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Professor Philip Steadman
University College London
Emeritus Fellowship
2021

Canaletto’s camera

Philip Steadman systematically compares photographs with the sketches, paintings and drawings of Canaletto

A photograph of Campo Santa Maria Formosa in Venice, with copies of camera obscura sketches by Canaletto superimposed.

The paintings of Canaletto are popularly thought of as superior postcards for aristocrats visiting Venice on the Grand Tour. (English visitors were indeed for a time the artist’s most enthusiastic clients, which explains why so many of the works are in Britain today.) The implication is that the pictures are highly realistic, ‘proto-photographic’ images of the city. Canaletto is known to have used the camera obscura – the predecessor of the photographic camera – as an aid. Canaletto’s contemporary Antonio Zanetti, wrote in 1771 that “Canal taught the proper use of the camera obscura.” It might seem, then, that the ‘photographic’ character of the paintings is explained by an optical method of production.

The truth is more complicated and more interesting. Many sketches by Canaletto survive, indubitably made using a camera. However, detailed comparisons with the corresponding paintings, with Canaletto’s finished drawings and engravings and with photographs of the scenes, show many departures from the real architecture of Venice. The artist enlarges important monuments, raises domes, shifts campaniles sideways and combines views from different viewpoints.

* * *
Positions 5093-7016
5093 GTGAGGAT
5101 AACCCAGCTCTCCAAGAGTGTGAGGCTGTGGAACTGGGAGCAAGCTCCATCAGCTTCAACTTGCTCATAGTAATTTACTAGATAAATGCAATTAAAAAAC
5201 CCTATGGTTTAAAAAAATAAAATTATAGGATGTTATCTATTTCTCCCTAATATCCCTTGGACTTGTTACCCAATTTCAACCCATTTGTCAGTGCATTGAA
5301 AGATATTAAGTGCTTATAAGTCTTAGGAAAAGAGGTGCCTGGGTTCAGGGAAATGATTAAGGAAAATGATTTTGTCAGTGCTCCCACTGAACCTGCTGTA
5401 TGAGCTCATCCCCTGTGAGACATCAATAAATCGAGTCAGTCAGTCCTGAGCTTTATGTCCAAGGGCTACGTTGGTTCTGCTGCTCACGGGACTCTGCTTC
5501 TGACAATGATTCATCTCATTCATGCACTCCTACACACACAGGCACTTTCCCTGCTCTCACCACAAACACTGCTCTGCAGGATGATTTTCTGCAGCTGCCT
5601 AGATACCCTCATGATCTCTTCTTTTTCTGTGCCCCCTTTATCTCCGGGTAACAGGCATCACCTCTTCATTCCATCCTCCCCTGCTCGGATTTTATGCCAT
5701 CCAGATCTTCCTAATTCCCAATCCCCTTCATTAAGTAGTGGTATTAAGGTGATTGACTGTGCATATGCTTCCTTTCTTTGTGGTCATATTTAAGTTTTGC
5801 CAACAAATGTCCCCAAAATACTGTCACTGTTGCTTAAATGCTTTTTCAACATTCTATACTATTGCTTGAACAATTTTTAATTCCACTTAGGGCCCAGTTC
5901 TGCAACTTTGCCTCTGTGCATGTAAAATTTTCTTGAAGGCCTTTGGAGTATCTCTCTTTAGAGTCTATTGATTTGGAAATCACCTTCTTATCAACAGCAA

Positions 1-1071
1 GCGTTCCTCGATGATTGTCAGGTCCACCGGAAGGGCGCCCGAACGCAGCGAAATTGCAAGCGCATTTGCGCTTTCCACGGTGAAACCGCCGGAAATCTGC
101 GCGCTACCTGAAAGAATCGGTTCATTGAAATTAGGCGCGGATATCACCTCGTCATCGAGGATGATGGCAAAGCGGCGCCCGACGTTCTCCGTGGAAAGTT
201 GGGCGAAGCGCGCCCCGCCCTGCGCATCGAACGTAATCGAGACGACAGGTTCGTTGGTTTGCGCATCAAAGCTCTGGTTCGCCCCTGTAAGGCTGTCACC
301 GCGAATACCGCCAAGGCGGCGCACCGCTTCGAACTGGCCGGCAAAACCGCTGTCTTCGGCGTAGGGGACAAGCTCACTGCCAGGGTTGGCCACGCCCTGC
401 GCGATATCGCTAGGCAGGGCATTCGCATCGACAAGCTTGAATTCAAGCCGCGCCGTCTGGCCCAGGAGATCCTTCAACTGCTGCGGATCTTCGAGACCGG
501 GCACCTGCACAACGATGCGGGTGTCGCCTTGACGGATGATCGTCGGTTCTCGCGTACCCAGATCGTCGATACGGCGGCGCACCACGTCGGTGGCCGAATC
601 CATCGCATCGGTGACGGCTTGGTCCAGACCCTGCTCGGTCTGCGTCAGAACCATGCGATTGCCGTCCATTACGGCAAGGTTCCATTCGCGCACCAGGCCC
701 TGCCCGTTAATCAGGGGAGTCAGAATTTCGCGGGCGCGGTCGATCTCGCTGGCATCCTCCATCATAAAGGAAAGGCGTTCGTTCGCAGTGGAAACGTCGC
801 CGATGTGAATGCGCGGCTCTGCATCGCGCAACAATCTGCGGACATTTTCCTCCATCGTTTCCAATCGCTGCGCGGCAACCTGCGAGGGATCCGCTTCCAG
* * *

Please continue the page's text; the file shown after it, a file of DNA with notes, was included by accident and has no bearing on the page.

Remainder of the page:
The illustration above shows a photograph of the Campo Santa Maria Formosa, with tracings of Canaletto’s camera sketches superimposed. They match the everyday buildings closely. But see how Canaletto’s dome on Santa Maria is traced much larger than the real dome, to give the church the prominence it deserves. In other cases, the transformations are much more extreme. Canaletto himself divided his work into vedute (views) and capricci (fantasies). The capricci might appear to show completely imaginary buildings on improbable sites. But again, detailed examination shows that often these also have their origins in drawings made with a camera obscura, which are then cut up, recombined and permuted, as in some kind of eighteenth century Photoshop.

In this project I will continue to make comparisons of camera sketches, paintings, presentation drawings and photographs. I also plan to build a camera or cameras, following eighteenth-century designs that Canaletto would have known about. I will use these instruments to make experiments, not in Venice but in London, where Canaletto worked for nine years in the 1740s and 1750s. I hope to find out more about the ‘proper use of the camera’ that Canaletto taught.
 

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